All About Reticulation

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All About Reticulation

Postby ColinM » Thu Mar 10, 2011 6:21 pm

(Readers NB - this thread is curremtly at a 'work in progress' stage and I'll be adding to it as time with other duties permits)

I thought I start a thread on reticulation. One dictionary definition is "to form a network". In gardening terms, I guess this has come to mean basically a water distribution system. In other words, when we 'reticulate' our garden, we commonly understand that we design and instal some form of water distribution system. This can be as simple or complex as you like. From a feeder hose attached to a tap via an inline timer - right through to a mains or even (bore/dam) pump driven.

I've designed and installed two reticulation systems now, both off the mains. I'll freely admit, this hardly makes me an expert, but hopefully, some of what I have learned will assist others that haven't undertaken reticulation and, better still, it may encourage some real experts to contribute to this thread or members that have better/alternative ideas and/or incites.

Here's an image of my current reticulation plan so far, with the wiring schematic included. It includes 31 wires all up - 4 x 7 core plus 3 sperate 5mm wires:

Image

Here's a couple of "zoom-ins" to show you details:

Image

and

Image

OK, on the assumption you are going to reticulate from the mains, where do you go from there?

I'll assume you haven't undertaken any reticulation before.

So; let us start by explaining the components of the 'water delivery system':


  1. PIPE - This is the conduit that will carry the water. This can be made of two materials - PVC (or Polyvinyl chloride) is basically a hard plastic pipe and usually (at least for retic purposes) comes in white, the second one is polypipe, a softer more 'bendy' pipe. Both come in various diameters.

  2. PIPE USE - PVC is usually used to start your retic off (don't worry, I'll explain that more shortly), carry the water where the area is subject to high traffic or where the water delivery system needs to be very robust. Polypipe tends to be used in garden beds or 'risers' (yes; that will be explained also).

  3. PIPE DIAMETER - So what size pipe do I use. Well, basically you need to start off large and go down from there. There are ALL sorts of reasons for that. Without wanting to scare or dishearten you, it's all about the amount of water you want to deliver - volume vs length (and that's about water resistance, or, to be more accurate, the resistance on the water cused by friction against the inner walls of the pipe) and what amount of water you want to deliver at the 'sprinker' end. Usually, you start with 25mm PVC from the boundary service, master solenoid, then down to 20mm from the station solenoid and then (if required) polypipe out from the station solenoid or from the 20mm PVC past the station solenoid.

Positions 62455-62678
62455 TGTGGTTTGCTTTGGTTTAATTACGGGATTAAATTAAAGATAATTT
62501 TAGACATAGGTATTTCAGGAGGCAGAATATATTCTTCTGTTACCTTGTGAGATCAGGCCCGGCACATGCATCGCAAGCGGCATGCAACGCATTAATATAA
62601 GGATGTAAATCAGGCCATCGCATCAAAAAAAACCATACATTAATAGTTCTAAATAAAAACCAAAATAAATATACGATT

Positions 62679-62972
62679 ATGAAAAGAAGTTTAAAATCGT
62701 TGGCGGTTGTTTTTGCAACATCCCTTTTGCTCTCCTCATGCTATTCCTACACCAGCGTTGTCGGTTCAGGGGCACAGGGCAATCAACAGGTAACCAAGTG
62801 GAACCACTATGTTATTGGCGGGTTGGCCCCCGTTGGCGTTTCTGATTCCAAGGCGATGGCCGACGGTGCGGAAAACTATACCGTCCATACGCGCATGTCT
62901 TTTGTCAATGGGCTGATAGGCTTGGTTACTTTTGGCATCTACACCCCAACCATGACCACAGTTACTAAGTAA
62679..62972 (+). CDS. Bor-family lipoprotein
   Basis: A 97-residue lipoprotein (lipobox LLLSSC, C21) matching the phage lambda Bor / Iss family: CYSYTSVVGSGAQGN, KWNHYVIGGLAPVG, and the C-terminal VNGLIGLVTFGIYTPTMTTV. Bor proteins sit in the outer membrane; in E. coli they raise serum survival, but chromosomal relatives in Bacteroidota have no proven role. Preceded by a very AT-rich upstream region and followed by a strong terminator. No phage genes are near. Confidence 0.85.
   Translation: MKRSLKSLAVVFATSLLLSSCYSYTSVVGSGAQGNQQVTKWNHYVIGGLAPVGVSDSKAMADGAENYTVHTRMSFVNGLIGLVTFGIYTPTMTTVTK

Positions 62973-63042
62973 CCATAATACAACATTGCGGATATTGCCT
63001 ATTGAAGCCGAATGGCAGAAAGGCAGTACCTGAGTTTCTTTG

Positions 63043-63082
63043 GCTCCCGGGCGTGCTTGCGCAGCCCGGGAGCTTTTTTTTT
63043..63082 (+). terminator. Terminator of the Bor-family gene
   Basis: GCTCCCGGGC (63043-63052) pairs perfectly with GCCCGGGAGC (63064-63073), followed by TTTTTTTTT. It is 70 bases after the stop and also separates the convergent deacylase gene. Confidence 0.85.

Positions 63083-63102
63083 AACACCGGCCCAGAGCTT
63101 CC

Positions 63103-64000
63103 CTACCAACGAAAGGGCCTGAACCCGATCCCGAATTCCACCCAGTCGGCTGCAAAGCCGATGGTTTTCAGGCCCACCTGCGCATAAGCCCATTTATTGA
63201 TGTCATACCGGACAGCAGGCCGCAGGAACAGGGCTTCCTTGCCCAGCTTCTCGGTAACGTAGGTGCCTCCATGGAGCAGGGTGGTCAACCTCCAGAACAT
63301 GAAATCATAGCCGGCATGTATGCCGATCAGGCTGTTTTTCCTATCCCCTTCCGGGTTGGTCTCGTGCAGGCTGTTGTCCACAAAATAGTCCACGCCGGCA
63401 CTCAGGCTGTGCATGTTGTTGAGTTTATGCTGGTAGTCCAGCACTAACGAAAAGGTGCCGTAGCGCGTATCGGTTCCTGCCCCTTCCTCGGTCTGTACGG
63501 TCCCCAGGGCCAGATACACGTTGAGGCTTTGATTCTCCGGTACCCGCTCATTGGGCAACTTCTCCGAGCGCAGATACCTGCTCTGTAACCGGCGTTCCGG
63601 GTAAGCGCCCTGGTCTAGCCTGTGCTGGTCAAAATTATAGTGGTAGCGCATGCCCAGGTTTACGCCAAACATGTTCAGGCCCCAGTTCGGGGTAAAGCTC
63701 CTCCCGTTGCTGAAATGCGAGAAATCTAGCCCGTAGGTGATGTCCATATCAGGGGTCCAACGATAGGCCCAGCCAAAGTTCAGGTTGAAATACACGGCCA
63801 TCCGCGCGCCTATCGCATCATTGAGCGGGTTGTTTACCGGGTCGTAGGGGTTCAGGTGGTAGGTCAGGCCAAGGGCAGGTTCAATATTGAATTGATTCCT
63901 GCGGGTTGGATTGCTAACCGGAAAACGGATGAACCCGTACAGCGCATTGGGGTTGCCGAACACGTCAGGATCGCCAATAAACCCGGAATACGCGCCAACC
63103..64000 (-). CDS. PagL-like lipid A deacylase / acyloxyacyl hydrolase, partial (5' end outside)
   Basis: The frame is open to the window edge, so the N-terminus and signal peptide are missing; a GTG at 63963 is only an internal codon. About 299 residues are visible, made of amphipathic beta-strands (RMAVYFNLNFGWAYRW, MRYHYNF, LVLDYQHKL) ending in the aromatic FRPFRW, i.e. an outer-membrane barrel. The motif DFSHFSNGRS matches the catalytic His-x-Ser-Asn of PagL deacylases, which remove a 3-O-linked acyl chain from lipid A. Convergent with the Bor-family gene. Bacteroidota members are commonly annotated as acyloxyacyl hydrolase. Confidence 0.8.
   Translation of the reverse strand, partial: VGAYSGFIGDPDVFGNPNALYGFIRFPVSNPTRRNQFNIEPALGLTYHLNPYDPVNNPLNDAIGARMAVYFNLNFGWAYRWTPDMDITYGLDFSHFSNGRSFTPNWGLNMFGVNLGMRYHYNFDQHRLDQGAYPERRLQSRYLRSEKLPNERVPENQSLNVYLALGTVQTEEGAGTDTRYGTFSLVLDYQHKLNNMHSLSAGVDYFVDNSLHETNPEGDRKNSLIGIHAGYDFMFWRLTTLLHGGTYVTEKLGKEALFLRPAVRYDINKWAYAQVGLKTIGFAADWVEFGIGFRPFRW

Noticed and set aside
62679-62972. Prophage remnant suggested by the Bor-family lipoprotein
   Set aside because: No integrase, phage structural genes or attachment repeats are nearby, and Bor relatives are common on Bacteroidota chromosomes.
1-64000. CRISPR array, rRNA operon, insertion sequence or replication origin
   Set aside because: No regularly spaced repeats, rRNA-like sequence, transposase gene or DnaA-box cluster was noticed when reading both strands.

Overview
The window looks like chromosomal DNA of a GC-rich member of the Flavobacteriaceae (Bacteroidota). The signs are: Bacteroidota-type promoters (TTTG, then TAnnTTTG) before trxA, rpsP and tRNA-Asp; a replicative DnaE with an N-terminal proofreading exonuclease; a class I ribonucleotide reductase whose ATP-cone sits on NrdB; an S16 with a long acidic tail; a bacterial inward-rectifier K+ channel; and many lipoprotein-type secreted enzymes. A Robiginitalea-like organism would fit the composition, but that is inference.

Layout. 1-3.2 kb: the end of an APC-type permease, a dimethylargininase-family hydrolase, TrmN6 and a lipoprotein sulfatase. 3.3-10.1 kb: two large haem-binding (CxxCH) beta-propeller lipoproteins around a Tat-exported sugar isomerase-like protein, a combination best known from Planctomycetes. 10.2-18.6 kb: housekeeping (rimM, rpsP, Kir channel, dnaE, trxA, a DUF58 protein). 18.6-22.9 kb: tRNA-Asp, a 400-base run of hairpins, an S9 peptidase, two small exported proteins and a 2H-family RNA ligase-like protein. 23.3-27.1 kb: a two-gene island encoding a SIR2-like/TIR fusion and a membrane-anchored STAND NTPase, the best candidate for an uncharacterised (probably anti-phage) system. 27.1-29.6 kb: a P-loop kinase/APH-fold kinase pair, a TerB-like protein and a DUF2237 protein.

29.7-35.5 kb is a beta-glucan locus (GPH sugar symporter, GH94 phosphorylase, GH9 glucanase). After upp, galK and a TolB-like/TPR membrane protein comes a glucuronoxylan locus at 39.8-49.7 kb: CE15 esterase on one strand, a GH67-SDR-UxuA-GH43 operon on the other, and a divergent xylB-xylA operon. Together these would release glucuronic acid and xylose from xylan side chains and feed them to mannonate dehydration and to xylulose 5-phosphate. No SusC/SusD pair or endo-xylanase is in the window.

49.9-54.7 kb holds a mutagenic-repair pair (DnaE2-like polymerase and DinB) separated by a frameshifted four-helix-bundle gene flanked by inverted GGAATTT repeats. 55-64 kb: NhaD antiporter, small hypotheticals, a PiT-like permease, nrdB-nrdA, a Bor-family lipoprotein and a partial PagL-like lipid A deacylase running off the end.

4. OK; let me explain those previous terms.

    1. BOUNDARY SERVICE - this is the collective term for where your water meter is. It consists of the pipe running into your property from the water main, the junction where it connects to the water meter (the inlet union), the water meter itself, the junction where the pipe runs to your house (the outlet union) and then the pipe running to your house that supplies tap outlets etc. These pipes are collectively and commonly known as your 'internal service'.

    2. MASTER AND STATION SOLENOID - A SOLENOID is an electrically controlled valve that controls the flow of water. The valve is is opened and shut at a set time and day for a desired duration and it is this action, together with the (Reticulation) CONTROLLER that determins water delivery onto specific areas of your garden. The MASTER SOLENOID is installed on your reticulation boundary service. This valve opens and shuts every time a STATION SOLENOID is turned on and off and control water delivery to the STATION SOLENOID that is activated by the CONTROLLER program.

      A Picture of a Reticulation Boundary Service - showing the branch from the interal service, gate valve, master solenoid, and main 25mm PVC reticulation feed pipe:

      Image

      The STATION SOLENOID controls water supply and delivery to the respective garden bed by allowing water (delivered by the opening of the MASTER SOLENOID) to pass through that STATION SOLENOID.

      Here is a picture of three station solenoids, showing wiring, the solenoid and attached reticulation fittings:

      Image

      Each SOLENOID, be it a MASTER SOLENOID or STATION SOLENOID consists of the the following:


      1. (TO BE CONTINUED).


    3. RETICULATION CONTROLLER - Often just referred to as the CONTROLLER is the unit that controlls when (days and start times) and for how long (station run time duation) the MASTER SOLENOID and STATION SOLENOID opens and shuts and thereby supplies water to a predermined section of your garden.




[*] (TO BE CONTINUED).
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Re: All About Reticulation

Postby Quenda » Fri Mar 23, 2012 6:39 pm

We have a limited amount of retic here, but went for a very simple system from Bunnings. It has worked very well in the 4 years we have been here, though most of it hasn't been used after the first summer. I resurrected some this summer as it has been very dry, still works well.
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Re: All About Reticulation

Postby ColinM » Fri Mar 23, 2012 7:06 pm

Like the other thread on the Celtic Knot herb garden rose retaining - I WILL finish this.